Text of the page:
close-up of a hand held switch
Reels spinning in computer or magnetic tape recording equipment
A sign, "Test #28", "A and B" alternately light up behind a curtain
close-up of a man writing
Close-up of typewriter type
Two Men remove pens from a holder on a desk
close-up of stamp "OK/W TO CAST"
Magazine articles being flipped through
Covers of "Consumer Reports" magazines lying on a table
The Federal Trade Commission building
Four executives walking down the sidewalk
Close-up of an article from Consumer reports with the magazine cover behind it
Close-up of the talking faces of the executives
Articles from Consumer reports being piled on top of each other
A woman pointing at a map of the world
A bulletin board with articles pinned to it
Close-up of beakers of liquids with number and letter labels
A poster display of spoons -- "Can you pick out which of these stainless steel patterns are really "stainless"? Mustard and vinegar stained brand C above."
A tourist group stand attentively (a nun is part of the group)
A woman carrying a suitcase walks up to a door and rings the bell
A slow pan of a large office with many people working at desks
A woman stretches to pick a publication off an upper rack
Worker man reads a magazine, sips out of a paper cup, bandage on his chin
- 2002-07-16 00:00:00
- Closed captioning
- United States
- Run time
Subject: A Report on Consumer Reports
Ratings: Camp/Humor Value: **. Weirdness: **. Historical Interest: ****. CU Rating: Recommended with Reservations. Overall Rating: ***.
Subject: Calling Captain Consumer (hey, remember that?)
In this highly interesting overview of what Consumer Reports does.. or did.. (are they still around? I havent seen any in quite a while...) the many different aspects are explained. Although one wonders if they REALLY have that equipment at their labaratory ready for use at their disposal (C'mon, a sound-proof room?). Interesting to see their insistance that they're just a simple organization with pure wholesome values (aka no corperate greed).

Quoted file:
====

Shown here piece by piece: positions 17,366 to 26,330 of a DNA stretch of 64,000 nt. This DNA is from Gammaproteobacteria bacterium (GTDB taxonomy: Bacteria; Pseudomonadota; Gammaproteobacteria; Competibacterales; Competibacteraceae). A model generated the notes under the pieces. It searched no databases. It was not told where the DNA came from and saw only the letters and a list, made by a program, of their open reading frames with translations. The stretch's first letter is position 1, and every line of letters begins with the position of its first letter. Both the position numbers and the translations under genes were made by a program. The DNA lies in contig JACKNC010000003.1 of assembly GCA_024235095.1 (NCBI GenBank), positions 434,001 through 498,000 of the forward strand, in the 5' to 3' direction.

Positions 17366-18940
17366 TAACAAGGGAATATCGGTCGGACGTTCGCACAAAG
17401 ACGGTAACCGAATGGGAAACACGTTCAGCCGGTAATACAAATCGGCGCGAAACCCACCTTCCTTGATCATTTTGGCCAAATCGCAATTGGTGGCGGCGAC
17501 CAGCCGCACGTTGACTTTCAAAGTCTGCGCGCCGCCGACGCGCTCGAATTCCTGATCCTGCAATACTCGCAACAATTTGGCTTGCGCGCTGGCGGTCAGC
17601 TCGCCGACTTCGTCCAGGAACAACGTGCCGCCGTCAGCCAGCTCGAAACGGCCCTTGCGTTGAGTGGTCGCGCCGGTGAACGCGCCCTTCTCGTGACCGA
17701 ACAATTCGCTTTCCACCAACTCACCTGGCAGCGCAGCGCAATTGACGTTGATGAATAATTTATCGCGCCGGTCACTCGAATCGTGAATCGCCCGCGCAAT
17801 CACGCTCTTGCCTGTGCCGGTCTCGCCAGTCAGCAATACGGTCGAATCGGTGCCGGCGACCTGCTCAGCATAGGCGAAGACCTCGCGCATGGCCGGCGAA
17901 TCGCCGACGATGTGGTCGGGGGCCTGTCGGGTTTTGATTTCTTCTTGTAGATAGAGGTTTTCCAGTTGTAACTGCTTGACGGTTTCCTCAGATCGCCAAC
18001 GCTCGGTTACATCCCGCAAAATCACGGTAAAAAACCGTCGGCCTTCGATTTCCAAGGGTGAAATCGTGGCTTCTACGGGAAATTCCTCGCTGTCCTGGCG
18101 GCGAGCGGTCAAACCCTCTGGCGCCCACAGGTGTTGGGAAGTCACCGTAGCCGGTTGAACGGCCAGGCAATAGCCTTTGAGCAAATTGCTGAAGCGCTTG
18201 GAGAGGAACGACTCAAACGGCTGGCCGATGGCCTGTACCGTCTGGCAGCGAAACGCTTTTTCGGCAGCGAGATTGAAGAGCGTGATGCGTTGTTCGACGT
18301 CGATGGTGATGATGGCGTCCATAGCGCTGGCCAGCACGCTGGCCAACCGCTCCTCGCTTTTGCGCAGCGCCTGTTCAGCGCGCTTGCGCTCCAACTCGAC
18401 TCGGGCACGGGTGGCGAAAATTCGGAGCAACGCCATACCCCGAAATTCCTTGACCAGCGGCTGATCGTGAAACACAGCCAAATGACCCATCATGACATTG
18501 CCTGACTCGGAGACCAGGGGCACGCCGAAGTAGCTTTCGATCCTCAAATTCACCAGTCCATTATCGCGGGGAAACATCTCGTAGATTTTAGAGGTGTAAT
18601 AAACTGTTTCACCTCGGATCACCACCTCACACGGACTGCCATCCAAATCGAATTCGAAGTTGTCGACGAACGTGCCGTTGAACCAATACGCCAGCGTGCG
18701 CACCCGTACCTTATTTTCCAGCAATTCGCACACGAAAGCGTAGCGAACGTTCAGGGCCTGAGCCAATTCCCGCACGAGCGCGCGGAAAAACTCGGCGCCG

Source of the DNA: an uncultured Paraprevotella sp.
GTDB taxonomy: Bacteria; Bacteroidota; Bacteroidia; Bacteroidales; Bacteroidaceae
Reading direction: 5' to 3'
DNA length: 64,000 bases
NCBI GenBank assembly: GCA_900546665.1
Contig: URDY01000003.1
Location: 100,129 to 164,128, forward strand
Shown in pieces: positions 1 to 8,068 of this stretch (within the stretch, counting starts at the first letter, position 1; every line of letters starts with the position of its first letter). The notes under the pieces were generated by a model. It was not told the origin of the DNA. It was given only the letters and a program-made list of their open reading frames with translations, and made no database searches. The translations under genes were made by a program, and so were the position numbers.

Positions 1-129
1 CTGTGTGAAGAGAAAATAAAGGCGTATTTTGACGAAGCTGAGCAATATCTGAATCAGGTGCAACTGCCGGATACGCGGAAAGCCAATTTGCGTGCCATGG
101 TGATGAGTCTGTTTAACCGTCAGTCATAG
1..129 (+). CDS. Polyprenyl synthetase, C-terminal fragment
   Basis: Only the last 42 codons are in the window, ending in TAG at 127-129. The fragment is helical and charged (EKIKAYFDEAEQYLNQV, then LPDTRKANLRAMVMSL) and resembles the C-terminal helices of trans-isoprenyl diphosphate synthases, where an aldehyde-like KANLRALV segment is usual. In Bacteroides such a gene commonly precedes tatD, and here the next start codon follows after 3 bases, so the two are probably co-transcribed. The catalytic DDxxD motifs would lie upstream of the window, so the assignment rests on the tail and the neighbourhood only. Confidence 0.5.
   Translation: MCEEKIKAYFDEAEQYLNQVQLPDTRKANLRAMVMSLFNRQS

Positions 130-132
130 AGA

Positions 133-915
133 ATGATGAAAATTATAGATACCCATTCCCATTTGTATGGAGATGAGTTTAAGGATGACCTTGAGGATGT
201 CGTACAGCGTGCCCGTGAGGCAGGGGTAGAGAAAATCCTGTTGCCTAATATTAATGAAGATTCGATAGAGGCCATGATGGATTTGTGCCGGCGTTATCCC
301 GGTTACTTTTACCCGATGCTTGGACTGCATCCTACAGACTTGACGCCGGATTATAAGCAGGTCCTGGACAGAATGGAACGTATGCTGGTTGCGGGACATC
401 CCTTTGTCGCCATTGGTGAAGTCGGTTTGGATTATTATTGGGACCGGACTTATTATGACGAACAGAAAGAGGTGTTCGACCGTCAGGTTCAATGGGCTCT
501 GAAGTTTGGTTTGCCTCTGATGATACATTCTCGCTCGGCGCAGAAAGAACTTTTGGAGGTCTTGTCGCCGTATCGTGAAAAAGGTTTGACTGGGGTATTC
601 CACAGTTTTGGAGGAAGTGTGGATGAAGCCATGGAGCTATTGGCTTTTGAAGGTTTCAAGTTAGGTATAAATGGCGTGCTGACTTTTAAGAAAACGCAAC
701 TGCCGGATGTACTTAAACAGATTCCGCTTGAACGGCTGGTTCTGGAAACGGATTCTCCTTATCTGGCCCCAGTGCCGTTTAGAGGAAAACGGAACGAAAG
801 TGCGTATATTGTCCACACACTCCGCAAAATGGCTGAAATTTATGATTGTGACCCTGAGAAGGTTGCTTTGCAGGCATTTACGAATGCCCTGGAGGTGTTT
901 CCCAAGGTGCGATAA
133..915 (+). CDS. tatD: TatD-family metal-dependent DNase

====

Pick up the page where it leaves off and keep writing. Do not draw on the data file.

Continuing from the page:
Subject: Consumers Union Reports on itself
Lots of self-serious cliches here, like the team of old white guys marching into the FTC building, women contributing to the effort by testing lipstick, and the constant presence of bespectacled men wearing white lab coats and carrying clipboards. Footage of CU testing the Chevy Corvair and the underplayed reference to CU's crusade for automobile seat belts add ironic and poignant touches.
By the end of part II the stirring music will have you grabbing your checkbook to re-up for another year of Consumer Reports.
Subject: New Deal Activisim at it's best
Government and corporate mind control efforts of the 1990s have successfully convinced most of us that the idea of working together for a better life is passeÃÂ, and that we should simply buy what we are told to buy.
Here we have a fascinating reminder that American activism was once as constructive and productive as American Industry. A thorough discussion of the structure and goals of an institution most Americans have forgotten about.
It is terribly sad to be shown what we have become, especially when we are reminded of who we used to be, by such a wonderful film. Likely incomprehensible to anyone under 40.
"Au pays des aveugles les borgnes sont rois!"
Uploaded by Unknown on